The new polyols of this invention are useful for the preparation of foams, films, elastomers, and plastics of various degrees of hardness, flexibility, etc., by reacting them with dior polyisocyanates, anyhdrides, dicarboxylic acids, bis-epoxides, melamine-formaldehyde resins, urea-formaldehyde resins.

The following examples will illustrate the preparation of the new polyhydroxyesters of this invention. All parts and percentages are by weight unless otherwise stipulated.

Example 1 The dicarboxylic acid used in this example was the commercial mixture of acids known as dimer acid, containing about dimerized tall o-il fatty acids and 4% of the trimerized tall oil fatty acids. A mixture of 140.0 parts of the above dimer acid, 200.0 parts of 9,10-epoxyoctadecanol (containing 4.17% oxirane and 74% pure), and 1.0 pant of trimethylenediamine was heated to 200 C. for 4 hours. During this time the acid number of the reaction mixture dropped from 85 to 2.7. The ester number rose to 84.5 during the same period, and the hydroxyl number of the final reaction mixture was 177.1. A portion of this crude reaction mixture (296.0 parts) was topped (to remove light ends) in a spinning disk molecular still at 2830 microns pressure up to 250 C. There was obtained 225.7 parts of product. The bis (dihydroxyoctadecyl)ester of the dimer acid so obtained on analysis was found to have an acid number of 1.6, an ester number of 95.1 and active hydrogen (as hydroxyl) of 5.45. It has a molecular weight of 1210.

Example 2 A mixture of 560 parts of the above dimer acid, 1000 parts of 9,10-epoxyoctadecanol (75% pure based on its oxirane oxygen content) and 1 part of trimethylbenzylammonium hydroxide was heated at C. for 66 hours. During this time the acid number of the reaction mixture dropped to 1.9. From 603 parts of the above reaction mixture there was obtained by topping on a spinning disk still 435 parts of a product having an acid number of 2.3, ester number of 99.8, and containing 4.44% of active hydrogen (measured as hydroxyl and corrected for water and carboxylic acid).

Example 3 A mixture of 11.5 parts of 1,12-dodecanedioic acid, 28.4 parts of 9,10-epoxyoctadecanol (5.6% oxirane) and 0.5 part of sodium methoxide was heated at 200 C. for 3 hours. The unreacted epoxyoctadecanol was then removed under reduced pressure at 200 C. The crude residue so remaining was dissolved in parts of diethyl ether and was washed first with 50 parts of an aqueous 10% sodium hydroxide solution and twice with 50 parts of Water. After drying over sodium sulfate, the ether was removed and there remained 27.8 parts of a clear, offwhite resin which had an acid number of 2.1, an ester number of 132.7 and a hydroxyl number of 231.1.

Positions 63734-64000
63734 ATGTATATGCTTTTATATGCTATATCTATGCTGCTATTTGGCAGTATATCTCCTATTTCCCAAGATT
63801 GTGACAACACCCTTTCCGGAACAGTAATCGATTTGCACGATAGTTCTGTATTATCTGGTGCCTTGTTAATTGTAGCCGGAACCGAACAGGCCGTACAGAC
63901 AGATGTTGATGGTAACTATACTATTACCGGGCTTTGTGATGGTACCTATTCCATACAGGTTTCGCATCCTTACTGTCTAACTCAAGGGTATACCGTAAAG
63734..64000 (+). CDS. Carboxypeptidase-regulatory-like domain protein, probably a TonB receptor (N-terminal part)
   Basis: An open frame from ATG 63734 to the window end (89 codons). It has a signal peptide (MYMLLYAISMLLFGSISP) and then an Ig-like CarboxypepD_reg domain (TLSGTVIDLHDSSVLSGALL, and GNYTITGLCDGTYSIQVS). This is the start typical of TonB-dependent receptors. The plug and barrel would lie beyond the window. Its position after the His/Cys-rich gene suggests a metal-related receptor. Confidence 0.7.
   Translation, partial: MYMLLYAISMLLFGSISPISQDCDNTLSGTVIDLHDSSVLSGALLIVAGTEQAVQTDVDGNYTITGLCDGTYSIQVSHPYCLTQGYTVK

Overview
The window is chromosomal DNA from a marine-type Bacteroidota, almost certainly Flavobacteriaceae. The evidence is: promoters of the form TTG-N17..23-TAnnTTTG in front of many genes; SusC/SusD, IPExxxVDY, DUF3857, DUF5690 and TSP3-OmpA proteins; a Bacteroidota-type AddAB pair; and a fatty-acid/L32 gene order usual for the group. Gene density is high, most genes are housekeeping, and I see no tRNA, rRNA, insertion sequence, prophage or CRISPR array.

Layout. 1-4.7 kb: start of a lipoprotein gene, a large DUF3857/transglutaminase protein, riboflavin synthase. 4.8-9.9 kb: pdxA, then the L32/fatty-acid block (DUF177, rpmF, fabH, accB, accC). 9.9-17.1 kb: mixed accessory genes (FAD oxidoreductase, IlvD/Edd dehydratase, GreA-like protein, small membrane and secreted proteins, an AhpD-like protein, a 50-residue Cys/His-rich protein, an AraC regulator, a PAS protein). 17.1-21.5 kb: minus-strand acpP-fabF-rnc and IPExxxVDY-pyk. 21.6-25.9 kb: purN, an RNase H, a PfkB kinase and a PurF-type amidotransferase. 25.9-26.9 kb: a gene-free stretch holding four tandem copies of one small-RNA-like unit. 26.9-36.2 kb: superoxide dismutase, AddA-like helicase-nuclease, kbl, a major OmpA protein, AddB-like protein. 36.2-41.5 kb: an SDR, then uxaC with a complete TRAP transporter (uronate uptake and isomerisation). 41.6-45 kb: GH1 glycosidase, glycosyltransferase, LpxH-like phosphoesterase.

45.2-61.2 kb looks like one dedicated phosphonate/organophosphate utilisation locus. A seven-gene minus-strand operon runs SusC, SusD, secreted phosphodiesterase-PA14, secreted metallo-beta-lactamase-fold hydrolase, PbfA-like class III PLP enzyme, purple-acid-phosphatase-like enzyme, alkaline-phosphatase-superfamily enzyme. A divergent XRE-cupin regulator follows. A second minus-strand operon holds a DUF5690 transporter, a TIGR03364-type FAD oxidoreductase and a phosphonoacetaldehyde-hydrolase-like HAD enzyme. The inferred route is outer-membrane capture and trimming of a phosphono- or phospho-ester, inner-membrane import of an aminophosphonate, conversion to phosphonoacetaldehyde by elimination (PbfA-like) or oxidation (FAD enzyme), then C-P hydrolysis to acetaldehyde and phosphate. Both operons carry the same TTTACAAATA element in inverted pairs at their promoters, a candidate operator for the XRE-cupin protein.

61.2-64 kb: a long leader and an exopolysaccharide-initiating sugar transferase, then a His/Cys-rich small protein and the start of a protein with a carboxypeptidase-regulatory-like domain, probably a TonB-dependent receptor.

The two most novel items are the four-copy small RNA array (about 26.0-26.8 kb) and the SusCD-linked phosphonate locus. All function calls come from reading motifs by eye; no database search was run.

Example 4 A mixture of 146 parts of adipic acid, 1000 parts of 9,10-epoxyoctadecanol (4.2% oxirane oxygen) and 2 parts of triethylenediamine was heated to 130 C. for 28 hours. During this time the acid number of the reaction mixture dropped from 97.0 to 5.2. On topping on a spinning disk still up to 300 C. there was obtain-ed 338 parts of the product which had an acid number of 1.6, an ester number of 151.8, and contained 6.93% active hydrogen (as hydroxyl).

Example 5 A mixture of 166 parts of isophthalic acid, 100 parts of 9,10-epoxyoctadecanol (75% pure and containing 4.2% oxirane oxygen) and 3 parts of triethylenediamine was heated at 150 C. for 12 hours. The reaction mixture was then topped in a spinning disk still, whereby there was obtained 762 parts of topped product, which had an acid number of 6.0, an ester number of 126.0, and a hydroxyl number of 255.0.